The Northeast Frontier Railway (NFR) has allocated funds to construct a canopy bridge for Hoolock Gibbon in Assam’s Hollongapar Gibbon Sanctuary.

More on the news

  • This initiative aims to facilitate safe movement for the Hoolock Gibbon, across a railway track that divides its primary habitat in eastern Assam.
  • The decision was made in consultation with the Assam State Forest Department, Wildlife Institute of India (WII), and other stakeholders.
  • A 1.65-km-long track – set to be doubled and electrified – divides the 2,098.62-hectare Hollongapar Gibbon Sanctuary in the Jorhat district.
  • The sanctuary has the largest concentration of the hoolock gibbon, one of 20 species of apes on Earth.
  • The canopy bridges inside the sanctuary facilitate the movement of the gibbons across the track

The Hollongapar Gibbon Sanctuary

  • It was renamed on 25 May 2004, formerly known as the Gibbon Wildlife Sanctuary or Hollongapar Reserve Forest, and is an isolated protected area of evergreen forest located in the Jorhat district of Assam, India.
  • It was officially established and renamed in 1997.

About Hollock Gibbon 

  • They are the only ape found in India.
  • They are known for their vocalisation, and spend much of their time on the upper canopy of tall trees, mostly the hollong (Dipterocarpus macrocarpus).

In 2005, the western and the eastern hoolock gibbons were classified as two distinct species.

  • Western Hoolock Gibbon: also known as white-browed gibbons. They thrive in the dense forests that extend from east of the Brahmaputra River in northeast India, through Bangladesh, and into western Myanmar.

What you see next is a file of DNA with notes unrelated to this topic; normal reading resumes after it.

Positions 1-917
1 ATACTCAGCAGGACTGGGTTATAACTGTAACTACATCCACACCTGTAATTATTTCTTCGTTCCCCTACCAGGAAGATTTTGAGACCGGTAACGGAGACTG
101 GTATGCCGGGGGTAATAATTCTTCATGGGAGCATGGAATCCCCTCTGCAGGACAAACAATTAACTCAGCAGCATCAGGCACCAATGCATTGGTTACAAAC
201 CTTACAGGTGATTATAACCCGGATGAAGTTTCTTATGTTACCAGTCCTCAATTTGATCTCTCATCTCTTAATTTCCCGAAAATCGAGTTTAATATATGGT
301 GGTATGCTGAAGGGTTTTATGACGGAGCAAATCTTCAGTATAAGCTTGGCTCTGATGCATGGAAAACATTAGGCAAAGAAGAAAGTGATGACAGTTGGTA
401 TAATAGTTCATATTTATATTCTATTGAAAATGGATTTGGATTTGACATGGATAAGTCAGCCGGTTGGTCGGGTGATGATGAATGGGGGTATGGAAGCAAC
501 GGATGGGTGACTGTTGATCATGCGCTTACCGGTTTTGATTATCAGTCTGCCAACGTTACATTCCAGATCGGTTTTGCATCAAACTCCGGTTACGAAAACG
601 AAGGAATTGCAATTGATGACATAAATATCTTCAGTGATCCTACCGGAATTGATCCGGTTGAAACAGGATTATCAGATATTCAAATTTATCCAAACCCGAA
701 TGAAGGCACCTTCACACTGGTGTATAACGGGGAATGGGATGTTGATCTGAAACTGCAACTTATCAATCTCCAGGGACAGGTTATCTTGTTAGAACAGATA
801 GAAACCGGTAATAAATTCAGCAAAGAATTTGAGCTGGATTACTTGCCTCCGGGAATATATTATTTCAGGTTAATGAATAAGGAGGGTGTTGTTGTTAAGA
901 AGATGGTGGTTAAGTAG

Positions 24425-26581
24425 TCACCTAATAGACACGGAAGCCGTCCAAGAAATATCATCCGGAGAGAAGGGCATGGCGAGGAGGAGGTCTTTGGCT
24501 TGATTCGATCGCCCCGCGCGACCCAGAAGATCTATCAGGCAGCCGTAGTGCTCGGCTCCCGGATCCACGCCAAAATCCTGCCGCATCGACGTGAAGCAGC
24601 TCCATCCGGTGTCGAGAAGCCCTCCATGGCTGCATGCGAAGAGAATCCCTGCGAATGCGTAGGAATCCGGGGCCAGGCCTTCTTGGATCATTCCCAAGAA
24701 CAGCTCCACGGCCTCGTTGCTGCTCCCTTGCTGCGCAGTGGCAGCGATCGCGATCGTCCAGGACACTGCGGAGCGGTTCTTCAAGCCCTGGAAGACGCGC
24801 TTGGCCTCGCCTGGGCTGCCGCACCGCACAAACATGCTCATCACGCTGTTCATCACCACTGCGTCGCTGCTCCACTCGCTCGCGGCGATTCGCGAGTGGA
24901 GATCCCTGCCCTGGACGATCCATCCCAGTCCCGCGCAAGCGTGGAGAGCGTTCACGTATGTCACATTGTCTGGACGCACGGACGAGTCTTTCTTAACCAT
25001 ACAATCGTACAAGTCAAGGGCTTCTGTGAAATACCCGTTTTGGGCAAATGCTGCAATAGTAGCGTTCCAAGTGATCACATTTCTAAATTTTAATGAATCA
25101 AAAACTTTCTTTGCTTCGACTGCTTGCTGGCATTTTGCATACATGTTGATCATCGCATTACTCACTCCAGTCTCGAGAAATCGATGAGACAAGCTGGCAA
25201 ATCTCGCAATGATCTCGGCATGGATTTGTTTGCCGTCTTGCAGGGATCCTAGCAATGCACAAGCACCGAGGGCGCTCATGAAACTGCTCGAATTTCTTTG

• Eastern Hoolock Gibbon: It is Endemic to Myanmar. They live in the forests between the Chindwin and Irrawaddy rivers that flow through the northern half of Myanmar. It inhabits specific pockets of Arunachal Pradesh and Assam in India.

Of the two, the western hoolock is listed as Endangered in the IUCN Red List, while the eastern hoolock is listed as Vulnerable, and both species are listed on Schedule 1 of the Indian Wildlife Protection Act 1972. 

  • Adults exhibit distinct sexual dimorphism in pelage coloration, the males are black overall and the females become varying shades of brown and fawn at maturity.


  • Gibbons are primarily monogamous, forming long-lasting pair-bonds, and are typically found in small family groups with a single adult female, a single adult male and one to four offspring.


  • The species inhabits mature forests; tropical evergreen forests, wetter tropical semi-evergreen forests, sub-tropical monsoon evergreen broadleaf forests, and sub-tropical evergreen broadleaf hill or mountain forests. 
  • They are less commonly found in deciduous and scrub forests and are absent from mangroves.
  • Their home ranges can extend to woodlands or orchards, particularly in regions surrounding Nokrek National Park in Meghalaya and the Barikuri area in Tinsukia district, Assam. 
  • Similar habitat patterns are observed in the southeastern boundaries of Mehao Wildlife Sanctuary in Arunachal Pradesh.

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